Oh, the town?
Originally Posted by Copyhat
The town is probably safe.
The iodine products are long gone (the have a half life of a week more or less), and the caesium products are much less harmful, as they're reaching their half-life after almost thirty years.
Also, intensity falls rapidly with distance.
In the town, I'd be surprised if the radiation level is more than 2-3 times the background levels.
I thought he was talking about the ruins around the plant.
The radiation there is ~400 mGy/hour, while the global average is ~0.5-5 mGy/hour (well, since I can't test this data, take it with a grain of salt, other reports might differ a bit).
The difference is not as huge as it sounds, but it's still ~10 times the safety levels for humans. Of course it's far from lethal, but why go through this and increase the free radicals in your body?
additional info about anamoly
As I mentioned before, a strange almost kirilian-like form appears in one image but not the other. Both are photographed at the same time, of the same event, with the same focal length lens AND both are on Tri-X emulsion. I don't want to post the image but if you would like to see it, send me your email address and I will send you the images. My email is vceinc (at) aol (dot) com.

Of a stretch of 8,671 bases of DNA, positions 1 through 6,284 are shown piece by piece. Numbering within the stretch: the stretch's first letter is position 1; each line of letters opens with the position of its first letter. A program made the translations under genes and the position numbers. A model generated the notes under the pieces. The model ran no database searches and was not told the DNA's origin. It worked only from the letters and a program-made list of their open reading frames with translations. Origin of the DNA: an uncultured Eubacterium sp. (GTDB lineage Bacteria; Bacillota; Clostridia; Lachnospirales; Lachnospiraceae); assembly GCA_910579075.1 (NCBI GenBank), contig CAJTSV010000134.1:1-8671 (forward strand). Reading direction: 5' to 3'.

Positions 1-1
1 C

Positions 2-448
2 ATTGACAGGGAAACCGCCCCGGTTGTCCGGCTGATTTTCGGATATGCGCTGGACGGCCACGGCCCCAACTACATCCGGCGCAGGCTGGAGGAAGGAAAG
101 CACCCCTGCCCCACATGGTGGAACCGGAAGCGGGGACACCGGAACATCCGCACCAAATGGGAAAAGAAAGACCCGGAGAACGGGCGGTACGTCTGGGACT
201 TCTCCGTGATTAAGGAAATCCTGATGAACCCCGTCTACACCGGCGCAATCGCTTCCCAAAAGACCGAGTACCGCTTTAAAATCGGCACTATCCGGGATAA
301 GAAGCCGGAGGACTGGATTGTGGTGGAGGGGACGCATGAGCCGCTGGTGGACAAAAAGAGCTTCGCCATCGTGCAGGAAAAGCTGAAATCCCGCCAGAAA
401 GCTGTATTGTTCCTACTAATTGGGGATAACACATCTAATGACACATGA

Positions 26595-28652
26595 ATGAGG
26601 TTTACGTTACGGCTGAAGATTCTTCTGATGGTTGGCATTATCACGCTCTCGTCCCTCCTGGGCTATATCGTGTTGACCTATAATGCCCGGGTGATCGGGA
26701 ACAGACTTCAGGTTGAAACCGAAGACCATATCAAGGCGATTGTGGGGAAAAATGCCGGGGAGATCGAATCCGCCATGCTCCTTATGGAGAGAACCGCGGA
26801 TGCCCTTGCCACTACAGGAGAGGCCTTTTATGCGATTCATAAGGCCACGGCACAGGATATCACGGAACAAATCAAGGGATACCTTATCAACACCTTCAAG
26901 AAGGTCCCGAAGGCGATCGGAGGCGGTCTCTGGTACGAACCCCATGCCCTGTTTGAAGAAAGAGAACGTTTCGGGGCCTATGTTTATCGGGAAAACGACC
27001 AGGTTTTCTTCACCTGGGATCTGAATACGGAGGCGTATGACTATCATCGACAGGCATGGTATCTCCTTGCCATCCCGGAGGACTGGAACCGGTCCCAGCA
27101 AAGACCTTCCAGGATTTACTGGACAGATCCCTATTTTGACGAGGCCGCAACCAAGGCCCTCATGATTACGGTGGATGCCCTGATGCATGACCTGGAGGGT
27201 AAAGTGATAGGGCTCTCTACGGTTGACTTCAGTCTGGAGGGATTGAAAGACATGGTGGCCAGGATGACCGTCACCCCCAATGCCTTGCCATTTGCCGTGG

One is a 4x5 sheet film whereas the other is a 4x5 glass plate but both are considered Tri-X. My question is whether there are other differences between the two Tri-X films beside the fact that one is on glass and the other is on film. For instance, is there more gelatin on the emulsion of the glass plate? This would possibly absorb the UV more than the film if true. What are the halation differences between a glass plate and a film plate?
Glass plates due to their thickness (would) have much more pronounced (larger) halos.
I've studied this a little more now. I was wrong about the stock. I believe the camera and or lens itself is responsible for the kirilian-type of anomoly. I still believe the the kirilian-type of effect is in the UV spectrum (its not true kirilian because that isn't imaged through a camera lens, its a contact effect). The issue I believe now relates to the camera, lens or something there about. The explosion creates this effect in UV, but most cameras see the UV as a very soft blur around the explosion. This camera, however, sees this effect as a sharp artifact, not a blur, even when the explosion is sharp, there is usually a soft blur around the explosion from other cameras, i.e. the UV doesn't focus under normal circumstances. The only thing I can think of is that the optical system or Artar lens it uses must have a quartz component in some way which, I've heard, allows the UV to be imaged better, sharper UV image vs. soft blur. Is this possible? Its a 480mm Artar lens with an exposure around 4-5 micro seconds (optical shutter, not mechanical). This optical shutter consists of a piece of "flint glass" which polarizes with a charge and can make an exposure in this range.